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UNITED KINGDOM : Supermarket giant Tesco poised to sell Western Australian mangoes

WA Country Hour By Tom Edwards

Updated 32 minutes ago

MAP: Kununurra 6743

Mangoes from Western Australia could soon be appearing on Tesco supermarket shelves in the United Kingdom.

00:00 AUDIO: Mangoes from Western Australia are set to be sold in Tesco supermarkets in the United Kingdom (ABC Rural)

The WA Department of Agriculture and Food is working with the retailer on improving fruit handling practises to extend shelf life.

It is using mangoes imported to the UK from Pakistan as test subjects, as they are physically similar to Australian mangoes.

Because Australian mangoes have a different season to Pakistan, it is envisaged they will help keep UK consumers in steady year-round supply.

DAFWA research officer Pete Johnson recently returned from the UK and said he would like to see some WA mangoes exported there this season.

"There's huge potential and part of the work we've been doing has really been paving the way for that,"  he said.

"For these supermarkets to run their programs, they need 12 months' supply of fruit.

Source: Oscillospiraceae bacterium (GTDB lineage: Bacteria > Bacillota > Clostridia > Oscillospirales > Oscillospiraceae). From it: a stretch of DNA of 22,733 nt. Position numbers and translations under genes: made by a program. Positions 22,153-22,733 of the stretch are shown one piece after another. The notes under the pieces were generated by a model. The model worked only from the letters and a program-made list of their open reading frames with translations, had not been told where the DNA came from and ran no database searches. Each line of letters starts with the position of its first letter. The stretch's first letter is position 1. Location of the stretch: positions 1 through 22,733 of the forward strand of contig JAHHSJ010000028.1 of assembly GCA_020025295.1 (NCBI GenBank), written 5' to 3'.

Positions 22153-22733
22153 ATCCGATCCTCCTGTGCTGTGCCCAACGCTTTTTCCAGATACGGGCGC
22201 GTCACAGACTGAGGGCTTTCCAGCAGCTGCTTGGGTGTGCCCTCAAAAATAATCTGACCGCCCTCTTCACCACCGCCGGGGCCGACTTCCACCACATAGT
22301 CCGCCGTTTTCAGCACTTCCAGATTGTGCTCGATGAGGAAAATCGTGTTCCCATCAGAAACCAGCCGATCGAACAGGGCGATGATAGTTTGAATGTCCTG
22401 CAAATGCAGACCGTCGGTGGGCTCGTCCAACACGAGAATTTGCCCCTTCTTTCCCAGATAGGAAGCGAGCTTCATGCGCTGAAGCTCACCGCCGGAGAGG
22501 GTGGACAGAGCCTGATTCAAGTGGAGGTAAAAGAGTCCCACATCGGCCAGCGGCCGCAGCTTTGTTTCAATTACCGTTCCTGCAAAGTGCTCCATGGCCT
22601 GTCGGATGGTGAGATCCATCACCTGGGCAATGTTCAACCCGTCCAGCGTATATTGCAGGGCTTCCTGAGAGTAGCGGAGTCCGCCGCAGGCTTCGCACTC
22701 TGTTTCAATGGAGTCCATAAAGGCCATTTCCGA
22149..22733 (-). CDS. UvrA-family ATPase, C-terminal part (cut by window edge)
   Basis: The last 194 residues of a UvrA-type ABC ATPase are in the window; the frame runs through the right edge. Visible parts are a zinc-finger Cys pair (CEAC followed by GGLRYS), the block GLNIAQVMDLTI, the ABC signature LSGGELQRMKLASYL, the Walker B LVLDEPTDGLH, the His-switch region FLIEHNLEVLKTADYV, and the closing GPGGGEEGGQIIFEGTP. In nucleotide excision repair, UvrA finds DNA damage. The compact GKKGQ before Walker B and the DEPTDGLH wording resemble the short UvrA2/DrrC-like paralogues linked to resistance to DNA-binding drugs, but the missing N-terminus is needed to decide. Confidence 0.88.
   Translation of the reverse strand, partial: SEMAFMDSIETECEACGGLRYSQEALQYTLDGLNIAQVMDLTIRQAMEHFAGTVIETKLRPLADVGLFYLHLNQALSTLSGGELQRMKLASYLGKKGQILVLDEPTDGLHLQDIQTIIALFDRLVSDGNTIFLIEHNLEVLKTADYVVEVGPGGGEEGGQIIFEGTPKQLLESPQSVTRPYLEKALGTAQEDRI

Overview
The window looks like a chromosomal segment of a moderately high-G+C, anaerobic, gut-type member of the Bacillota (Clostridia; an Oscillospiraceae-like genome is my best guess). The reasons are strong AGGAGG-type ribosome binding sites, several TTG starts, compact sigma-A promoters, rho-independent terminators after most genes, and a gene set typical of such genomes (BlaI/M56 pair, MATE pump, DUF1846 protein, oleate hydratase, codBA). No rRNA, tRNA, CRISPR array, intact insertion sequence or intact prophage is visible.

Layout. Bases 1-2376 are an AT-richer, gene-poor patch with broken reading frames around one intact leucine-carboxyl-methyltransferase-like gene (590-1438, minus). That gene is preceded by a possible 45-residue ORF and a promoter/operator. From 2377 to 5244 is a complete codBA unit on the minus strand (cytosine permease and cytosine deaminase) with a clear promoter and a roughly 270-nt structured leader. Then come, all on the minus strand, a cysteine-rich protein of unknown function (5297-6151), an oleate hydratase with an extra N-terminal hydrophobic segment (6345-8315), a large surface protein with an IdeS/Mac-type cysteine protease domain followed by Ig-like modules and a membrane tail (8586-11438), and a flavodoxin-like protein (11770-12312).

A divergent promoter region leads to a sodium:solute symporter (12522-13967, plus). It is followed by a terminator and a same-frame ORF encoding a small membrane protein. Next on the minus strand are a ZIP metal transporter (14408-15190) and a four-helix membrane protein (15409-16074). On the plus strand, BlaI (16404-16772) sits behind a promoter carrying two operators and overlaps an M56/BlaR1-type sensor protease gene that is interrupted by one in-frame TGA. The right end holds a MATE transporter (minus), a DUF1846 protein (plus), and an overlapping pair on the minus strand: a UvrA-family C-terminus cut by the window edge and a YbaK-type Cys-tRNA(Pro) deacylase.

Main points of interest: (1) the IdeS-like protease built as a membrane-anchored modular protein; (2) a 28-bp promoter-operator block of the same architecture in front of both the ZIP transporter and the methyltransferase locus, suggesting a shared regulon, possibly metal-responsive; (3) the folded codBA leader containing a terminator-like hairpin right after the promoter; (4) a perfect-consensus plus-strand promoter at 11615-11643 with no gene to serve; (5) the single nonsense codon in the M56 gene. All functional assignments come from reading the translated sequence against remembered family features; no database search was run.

"Getting the right infrastructure and handling practices in place is key for it to work."

Mr Johnson said the problem was the UK was used to robust mango varieties from Central and South America.

"When you put a more sensitive variety into the chain, such as those from Australia or those from Pakistan which we're working with, it's really detrimental to the quality of the fruit and we're getting really poor results," he said.

"It basically comes down to changing the practices within the existing system to handle more sensitive varieties."

The shelf life of Pakistani mangoes has already been increased from a few days to a few weeks and the same should apply to Australian mangoes, Mr Johnson said.

He said the next step was "getting the right linkages and partnerships in place within Australia" to get the trade going.

"I'd like to try and get something off this year if possible, but some of that's going to depend on how the season pans out and the availability of fruit, but certainly for the following season it would be ideal,"  Mr Austin said.

He said it was hard to tell how the Kununurra mango harvest was shaping up.

"We've had two distinct flowerings. A very early one has seen some fruit set and there'll probably be some September fruit harvested within the next few weeks,"  he said.

"The bulk of the trees are really flowering at the moment, so it's a bit up in the air about how that's going to pan out."

Mr Austin said the previous poor wet season and the weather over the coming weeks would determine how good the mango season was.

"It's not going to be huge year," he said.

"At this stage I think probably average, perhaps a little bit below average."

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While "Flavor" is very subjective, and each country that grows mangoes is very nationalistic, these are the mango varieties that are the most sought after around the world because of sweetnesss (Brix) and demand.